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“Tell me a story, baba”: A Review of Black Panther

Black Panther, king and protector of the fictional African nation of Wakanda, has existed in comic books since 1966. Despite being older than several nations on the continent from which the character hails, he has never had a stand-alone film until now. In the few weeks since it debuted the big screen, Black Panther has broken several records. It is the all-time top-grossing film by an African-American director, beating even the most generous of analysts’ expectations. The film is also currently the highest-rated film in the Marvel Cinematic Universe, coming in at 97 percent on Rotten Tomatoes, despite a number of internet trolls who were downvoting the film prior to its release. Kevin Feige, the head of Marvel Studios, approved a $200 million dollar budget for the film (at least 30 percent more than budgets for other Marvel non-sequels like Doctor Strange). By all accounts this money seems to have been very well spent; Black Panther is currently the highest-grossing movie of 2018 and has made over 780 million dollars in global ticket sales.

Furthermore, the relevance of this film for African-Americans and those affected by the African diaspora as a whole is without question. Hollywood has often been called out for its lack of diversity, and Black Panther is an example of how Hollywood is taking greater steps to address this problem. The social impact of celebrating superheroes who look like people that aren’t often represented on screen is an important one. For that reason, Black Panther is a film of great cultural significance, especially at a time when people of color in America often question their place in this country.

But when Vann R. Newkirk II says in The Atlantic that “the film isn’t representation,” he isn’t wrong. In short, Black Panther is a celebration of blackness in the diaspora but only draws on specific representations of Africa to create a grander vision. It doesn’t actually incorporate accurate depictions of contemporary Africa to achieve its goal. I’m also not saying that it should, but it is worth pointing out that the acknowledgement of one type of blackness at the expense of others has a negative effect on all black people. It makes it even harder for other forms of blackness not being realistically portrayed to get wider recognition in the world.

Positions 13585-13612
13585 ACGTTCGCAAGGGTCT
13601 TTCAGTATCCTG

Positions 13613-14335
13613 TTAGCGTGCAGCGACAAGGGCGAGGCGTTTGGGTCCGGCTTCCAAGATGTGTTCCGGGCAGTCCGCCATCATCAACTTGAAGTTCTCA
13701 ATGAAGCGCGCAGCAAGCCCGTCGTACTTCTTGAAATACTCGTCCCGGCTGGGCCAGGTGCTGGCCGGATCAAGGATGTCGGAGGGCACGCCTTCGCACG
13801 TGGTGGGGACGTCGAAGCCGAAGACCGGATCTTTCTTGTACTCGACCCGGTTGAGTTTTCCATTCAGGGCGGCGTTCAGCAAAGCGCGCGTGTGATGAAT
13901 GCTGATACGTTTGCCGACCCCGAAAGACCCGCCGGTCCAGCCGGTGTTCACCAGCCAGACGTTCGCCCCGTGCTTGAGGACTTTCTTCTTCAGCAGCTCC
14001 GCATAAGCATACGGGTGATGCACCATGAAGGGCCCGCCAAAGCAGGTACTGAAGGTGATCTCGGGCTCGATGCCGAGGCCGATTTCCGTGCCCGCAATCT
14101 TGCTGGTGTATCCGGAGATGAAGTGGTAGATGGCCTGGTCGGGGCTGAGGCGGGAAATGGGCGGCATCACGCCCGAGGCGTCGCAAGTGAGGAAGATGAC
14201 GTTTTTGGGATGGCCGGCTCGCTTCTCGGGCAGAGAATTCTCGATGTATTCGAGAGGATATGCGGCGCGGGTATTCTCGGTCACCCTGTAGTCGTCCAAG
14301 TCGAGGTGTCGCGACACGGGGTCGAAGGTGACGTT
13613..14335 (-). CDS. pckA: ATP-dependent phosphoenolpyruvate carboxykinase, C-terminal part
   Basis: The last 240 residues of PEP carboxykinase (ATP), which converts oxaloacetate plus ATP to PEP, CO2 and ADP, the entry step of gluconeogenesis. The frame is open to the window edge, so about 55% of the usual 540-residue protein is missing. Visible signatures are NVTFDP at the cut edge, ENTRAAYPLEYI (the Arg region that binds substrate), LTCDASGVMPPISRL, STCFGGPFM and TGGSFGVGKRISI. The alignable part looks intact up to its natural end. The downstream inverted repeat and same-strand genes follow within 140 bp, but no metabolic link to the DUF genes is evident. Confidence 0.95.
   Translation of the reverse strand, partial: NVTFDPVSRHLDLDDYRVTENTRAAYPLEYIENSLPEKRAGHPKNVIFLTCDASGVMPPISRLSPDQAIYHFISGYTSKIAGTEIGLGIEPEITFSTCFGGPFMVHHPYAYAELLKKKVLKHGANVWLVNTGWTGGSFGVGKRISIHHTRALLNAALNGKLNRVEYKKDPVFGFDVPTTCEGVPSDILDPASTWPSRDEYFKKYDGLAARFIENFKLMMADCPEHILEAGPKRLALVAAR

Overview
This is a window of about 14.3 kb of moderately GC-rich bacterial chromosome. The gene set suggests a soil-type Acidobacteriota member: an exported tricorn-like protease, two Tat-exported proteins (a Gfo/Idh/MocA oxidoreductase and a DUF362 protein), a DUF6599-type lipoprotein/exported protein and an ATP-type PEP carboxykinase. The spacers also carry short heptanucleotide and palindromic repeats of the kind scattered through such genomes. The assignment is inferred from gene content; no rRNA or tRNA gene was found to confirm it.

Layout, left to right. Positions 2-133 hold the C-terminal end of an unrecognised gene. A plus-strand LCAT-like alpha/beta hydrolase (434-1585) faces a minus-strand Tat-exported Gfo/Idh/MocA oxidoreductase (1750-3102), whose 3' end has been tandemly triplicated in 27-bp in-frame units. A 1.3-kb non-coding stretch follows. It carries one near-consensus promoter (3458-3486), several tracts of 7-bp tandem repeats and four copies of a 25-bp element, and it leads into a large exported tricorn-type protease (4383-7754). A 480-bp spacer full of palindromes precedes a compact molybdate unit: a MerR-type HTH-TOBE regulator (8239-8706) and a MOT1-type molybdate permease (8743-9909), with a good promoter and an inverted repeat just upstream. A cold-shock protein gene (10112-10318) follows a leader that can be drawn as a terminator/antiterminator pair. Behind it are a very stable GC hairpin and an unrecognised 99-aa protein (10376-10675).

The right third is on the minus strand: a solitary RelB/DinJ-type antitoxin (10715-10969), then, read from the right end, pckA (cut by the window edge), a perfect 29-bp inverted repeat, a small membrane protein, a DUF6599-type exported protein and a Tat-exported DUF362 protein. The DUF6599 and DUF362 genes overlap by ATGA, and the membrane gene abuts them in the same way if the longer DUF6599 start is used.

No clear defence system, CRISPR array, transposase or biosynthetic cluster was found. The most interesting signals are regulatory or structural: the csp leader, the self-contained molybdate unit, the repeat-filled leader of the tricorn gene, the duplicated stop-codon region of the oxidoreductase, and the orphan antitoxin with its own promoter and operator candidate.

Black Panther is supposed to represent a continent of 1.2 billion people. In and of itself, that is not a problem; films are always illustrative of their creators’ visions, but the fact that actual Africans played little to no role in the creation of this representation means that any “African-ess” depicted is through an African-American lens. Black Panther is described by Jamil Smith in Time as a film “about what it means to be black in both America and Africa—and, more broadly, in the world,” which doesn’t let itself get bogged down with the distinct identities of Africans from different nations.

For instance, the film uses Xhosa, a language from Southern Africa, as the native language of Wakanda, but some of the cast members studied Igbo from Nigeria. Never mind that these two languages originate on different parts of the continent, but the name of one of Jabari tribe is derived from Swahili, an East African language. The Wakandans also worship Bast, an Egyptian goddess. Black Panther’s fighting style is based on capoeira, a form of martial arts that originated in Angola. The weapons throughout the film are from a veritable slew of sources: from the Zulu assegai/iklwa (short stabbing spear) and isihlangu (shield) from South Africa and Lesotho, to a khopesh (an Egyptian sword) and the shotel (Ethiopian sword). If anything, the film is not a representation but rather an amalgamation of several possible representations of the continent.

Something that may come as a surprise to people is that most of the filming took place in Atlanta, Georgia, and Busan, South Korea—not anywhere near the continent Wakanda is set in. Apparently, aerial shots from Argentina, Brazil, and just a few African countries were all that was needed to “represent” what it means to be black in Africa. This discrepancy is reminiscent of a piece written by a Kenyan author by the name of Binyavanga Wainaina in 2005, called How to Write about Africa. In it, he offers a satirical take on the Western stereotypes that have been used by journalists, novelists, and historians when writing about Africa and its myriad countries, peoples, languages, and animals—and turned each cliché on its head.

Upon comparing the film and Wainaina’s article, one realizes that the similarities are more than perfunctory. “Make sure you show how Africans have music and rhythm deep in their souls”—check. “Your African characters may include naked warriors, loyal servants, diviners and seers, ancient wise men living in [ascetic] splendour”—check. “Bad Western characters may include children of Tory cabinet ministers, Afrikaners,employees of the World Bank”— check.  Lastly, and perhaps most importantly: “Readers will be put off if you don’t mention the light in Africa. And sunsets, the African sunset is a must. It is always big and red. There is always a big sky. Wide empty spaces and game are critical—Africa is the Land of Wide Empty Spaces.”—final check. We all know how lovely the sunsets in Wakanda are. And perhaps that’s the point.

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